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Revlon Sales Dipped 20 Percent During Coronavirus Pandemic

The company's e-commerce operations have become a bright spot, and now make up 20 percent of the business.

Revlon Inc. saw a more than 20 percent decline for 2020, as the company was negatively impacted by the coronavirus pandemic.

For the full year, Revlon’s net sales declined 21.3 percent to $1.9 billion, with a net loss of $619 million.

The Revlon brand’s sales fell 28.2 percent from the prior year, to $688.4 million. Arden’s sales declined 10.9 percent, to $463.5 million; portfolio segment sales dropped 17.7 percent to $401.3 million, and fragrance sales fell 22.5 percent, to $351.1 million.

“We are seeing signs of broader positive momentum in the business, and with several major 2020 challenges behind us, we believe we are well positioned to capture the reemerging opportunities in the beauty industry,” said Revlon president and chief executive officer Debbie Perelman in a statement. Revlon plans to focus on accelerating brands, China and e-commerce going forward, Perelman said.

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On the company’s earnings call Thursday, Perelman told analysts that Revlon held some 2020 product launches back due to the pandemic, but that those items would come to market in 2021.

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Revlon posted a 10.4 percent decrease in net sales for the quarter ended Dec. 31, to $626.6 million. The net loss was $233.8 million.

All segments at the company except for Elizabeth Arden saw sales declines.

Arden’s sales were $181.1 million for the quarter, a year-over-year increase of 7.8 percent.

Revlon brand’s net sales declined 15.3 percent, to $205.6 million; the portfolio segment declined 22.8 percent from the prior-year period to $103.2 million, and the fragrances division declined 11.8 percent to $136.7 million. Arden, Revlon and the fragrances division increased their profits in the quarter, while the portfolio division’s profits declined 32.5 percent to $13.5 million.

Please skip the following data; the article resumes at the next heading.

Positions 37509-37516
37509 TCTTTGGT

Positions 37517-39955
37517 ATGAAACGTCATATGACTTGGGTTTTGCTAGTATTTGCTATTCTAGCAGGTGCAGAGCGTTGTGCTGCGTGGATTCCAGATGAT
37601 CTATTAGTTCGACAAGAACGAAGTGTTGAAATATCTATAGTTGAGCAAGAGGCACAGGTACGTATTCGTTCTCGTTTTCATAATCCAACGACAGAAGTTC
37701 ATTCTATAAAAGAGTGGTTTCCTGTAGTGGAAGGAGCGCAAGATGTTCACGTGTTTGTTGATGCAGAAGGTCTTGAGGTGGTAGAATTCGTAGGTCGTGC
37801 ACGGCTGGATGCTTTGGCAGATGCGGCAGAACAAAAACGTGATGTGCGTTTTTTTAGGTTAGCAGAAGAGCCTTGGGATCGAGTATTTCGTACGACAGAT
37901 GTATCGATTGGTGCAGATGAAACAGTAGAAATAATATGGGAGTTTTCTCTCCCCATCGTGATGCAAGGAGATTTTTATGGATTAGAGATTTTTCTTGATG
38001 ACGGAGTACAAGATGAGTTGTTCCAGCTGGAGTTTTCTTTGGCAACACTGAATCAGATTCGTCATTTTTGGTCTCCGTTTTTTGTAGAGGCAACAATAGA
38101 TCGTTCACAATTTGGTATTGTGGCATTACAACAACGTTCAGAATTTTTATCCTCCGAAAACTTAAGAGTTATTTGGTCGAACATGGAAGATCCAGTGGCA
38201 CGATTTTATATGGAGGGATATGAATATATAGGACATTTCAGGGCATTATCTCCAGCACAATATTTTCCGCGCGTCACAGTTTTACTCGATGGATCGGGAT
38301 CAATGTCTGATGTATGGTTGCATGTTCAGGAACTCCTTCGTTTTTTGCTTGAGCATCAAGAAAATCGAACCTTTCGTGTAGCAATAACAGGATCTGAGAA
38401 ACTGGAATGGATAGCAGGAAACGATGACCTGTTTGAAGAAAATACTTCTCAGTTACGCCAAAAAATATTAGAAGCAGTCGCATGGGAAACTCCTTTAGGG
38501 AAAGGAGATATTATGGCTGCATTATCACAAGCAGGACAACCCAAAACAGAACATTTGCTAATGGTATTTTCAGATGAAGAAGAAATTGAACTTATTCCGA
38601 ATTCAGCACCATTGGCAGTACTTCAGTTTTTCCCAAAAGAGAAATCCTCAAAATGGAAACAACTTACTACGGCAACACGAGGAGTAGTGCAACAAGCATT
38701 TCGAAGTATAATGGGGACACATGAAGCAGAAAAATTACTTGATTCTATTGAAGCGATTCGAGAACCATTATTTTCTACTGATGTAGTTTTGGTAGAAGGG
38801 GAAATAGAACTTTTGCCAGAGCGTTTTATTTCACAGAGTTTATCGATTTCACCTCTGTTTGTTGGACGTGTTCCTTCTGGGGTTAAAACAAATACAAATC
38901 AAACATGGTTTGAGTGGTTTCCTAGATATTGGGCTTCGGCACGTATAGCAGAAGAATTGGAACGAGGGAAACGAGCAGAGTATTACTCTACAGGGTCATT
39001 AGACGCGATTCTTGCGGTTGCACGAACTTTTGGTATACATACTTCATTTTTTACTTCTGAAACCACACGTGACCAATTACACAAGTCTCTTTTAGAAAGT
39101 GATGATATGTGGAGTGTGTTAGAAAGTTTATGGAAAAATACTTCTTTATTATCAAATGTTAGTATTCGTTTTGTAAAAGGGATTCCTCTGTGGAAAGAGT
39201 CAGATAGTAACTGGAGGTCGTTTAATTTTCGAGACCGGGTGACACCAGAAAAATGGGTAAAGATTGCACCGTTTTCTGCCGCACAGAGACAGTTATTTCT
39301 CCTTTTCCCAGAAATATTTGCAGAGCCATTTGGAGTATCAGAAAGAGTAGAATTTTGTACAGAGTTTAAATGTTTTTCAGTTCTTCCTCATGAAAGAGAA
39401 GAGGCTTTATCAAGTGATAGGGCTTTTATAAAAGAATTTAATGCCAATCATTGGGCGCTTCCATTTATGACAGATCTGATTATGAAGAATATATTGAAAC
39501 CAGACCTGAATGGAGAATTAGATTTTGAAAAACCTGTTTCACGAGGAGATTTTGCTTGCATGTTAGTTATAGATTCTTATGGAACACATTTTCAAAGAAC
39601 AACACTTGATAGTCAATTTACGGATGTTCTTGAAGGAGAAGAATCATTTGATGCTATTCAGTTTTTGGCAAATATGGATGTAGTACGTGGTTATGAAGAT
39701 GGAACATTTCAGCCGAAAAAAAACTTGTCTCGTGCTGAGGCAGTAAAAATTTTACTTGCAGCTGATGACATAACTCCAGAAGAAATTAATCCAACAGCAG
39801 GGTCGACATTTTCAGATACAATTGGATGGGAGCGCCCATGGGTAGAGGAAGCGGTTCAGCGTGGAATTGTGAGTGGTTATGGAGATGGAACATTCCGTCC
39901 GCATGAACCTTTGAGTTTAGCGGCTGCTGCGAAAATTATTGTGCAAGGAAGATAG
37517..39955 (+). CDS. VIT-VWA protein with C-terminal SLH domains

E-commerce was a bright spot for the company. For the quarter, online sales increased 39 percent, and now make up 20 percent of all sales.

The company attributed sales declines in the Revlon segment to the effects of the coronavirus pandemic, which caused lower sales for Revlon makeup and ColorSilk hair care. Revlon tools posted higher sales, the company said.

At Arden, sales were driven by Ceramide, Prevage and the Green and White Tea fragrances, as well as online, which grew more than 70 percent, and China, which increased 54 percent in the quarter. Sales of the Eight Hour franchise and makeup declined.

Revlon’s portfolio segment struggled due to dips in Almay’s makeup sales, American Crew’s men’s grooming products and the CND nail line, the company said.

Revlon said dips in the fragrances segment were because of COVID-19, especially in the U.S. mass retail channel and licensed fragrances.

The company had about $250 million in liquidity at the end of the quarter, from loans and from a license agreement with Helen of Troy.

The company also said it had refinanced two loans that had been set to mature in 2021: an amendment to a $450 million asset-based revolving credit agreement with Citibank NA, and a $75 million asset-based term loan facility with Blue Torch Finance LLC that repaid a loan scheduled to mature in July. The amendment to the larger facility extended the maturity of that loan to 2023.

“There are no imminent maturities on the horizon,” Perelman said.

Those refinancing agreements come after the company completed an exchange offer that allowed it to avoid larger-scale restructuring in November.

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